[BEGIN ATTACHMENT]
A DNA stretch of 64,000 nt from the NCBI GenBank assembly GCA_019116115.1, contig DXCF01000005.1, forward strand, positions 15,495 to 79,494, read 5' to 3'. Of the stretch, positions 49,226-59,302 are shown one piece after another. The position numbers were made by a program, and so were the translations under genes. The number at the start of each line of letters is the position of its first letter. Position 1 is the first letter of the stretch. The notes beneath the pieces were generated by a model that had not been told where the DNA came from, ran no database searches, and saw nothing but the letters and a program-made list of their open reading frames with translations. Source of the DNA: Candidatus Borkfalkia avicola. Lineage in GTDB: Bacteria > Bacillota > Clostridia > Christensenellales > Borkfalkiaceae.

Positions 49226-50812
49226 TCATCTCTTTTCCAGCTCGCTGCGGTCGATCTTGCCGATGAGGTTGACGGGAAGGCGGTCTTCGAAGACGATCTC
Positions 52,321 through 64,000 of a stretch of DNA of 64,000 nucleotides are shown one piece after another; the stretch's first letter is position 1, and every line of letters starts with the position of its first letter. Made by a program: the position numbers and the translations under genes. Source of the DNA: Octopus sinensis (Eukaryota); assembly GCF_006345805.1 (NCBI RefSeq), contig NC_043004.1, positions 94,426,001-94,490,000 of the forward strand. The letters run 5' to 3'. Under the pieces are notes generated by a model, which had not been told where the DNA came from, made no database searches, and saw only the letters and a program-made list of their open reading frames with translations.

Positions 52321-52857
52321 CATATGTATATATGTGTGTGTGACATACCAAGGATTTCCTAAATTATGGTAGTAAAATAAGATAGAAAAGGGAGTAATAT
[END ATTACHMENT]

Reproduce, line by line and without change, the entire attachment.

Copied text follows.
A DNA stretch of 64,000 nt from the NCBI GenBank assembly GCA_019116115.1, contig DXCF01000005.1, forward strand, positions 15,495 to 79,494, read 5' to 3'. Of the stretch, positions 49,226-59,302 are shown one piece after another. The position numbers were made by a program, and so were the translations under genes. The number at the start of each line of letters is the position of its first letter. Position 1 is the first letter of the stretch. The notes beneath the pieces were generated by a model that had not been told where the DNA came from, ran no database searches, and saw nothing but the letters and a program-made list of their open reading frames with translations. Source of the DNA: Candidatus Borkfalkia avicola. Lineage in GTDB: Bacteria > Bacillota > Clostridia > Christensenellales > Borkfalkiaceae.

Positions 49226-50812
49226 TCATCTCTTTTCCAGCTCGCTGCGGTCGATCTTGCCGATGAGGTTGACGGGAAGGCGGTCTTCGAAGACGATCTC
Positions 52,321 through 64,000 of a stretch of DNA of 64,000 nucleotides are shown one piece after another; the stretch's first letter is position 1, and every line of letters starts with the position of its first letter. Made by a program: the position numbers and the translations under genes. Source of the DNA: Octopus sinensis (Eukaryota); assembly GCF_006345805.1 (NCBI RefSeq), contig NC_043004.1, positions 94,426,001-94,490,000 of the forward strand. The letters run 5' to 3'. Under the pieces are notes generated by a model, which had not been told where the DNA came from, made no database searches, and saw only the letters and a program-made list of their open reading frames with translations.

Positions 52321-52857
52321 CATATGTATATATGTGTGTGTGACATACCAAGGATTTCCTAAATTATGGTAGTAAAATAAGATAGAAAAGGGAGTAATAT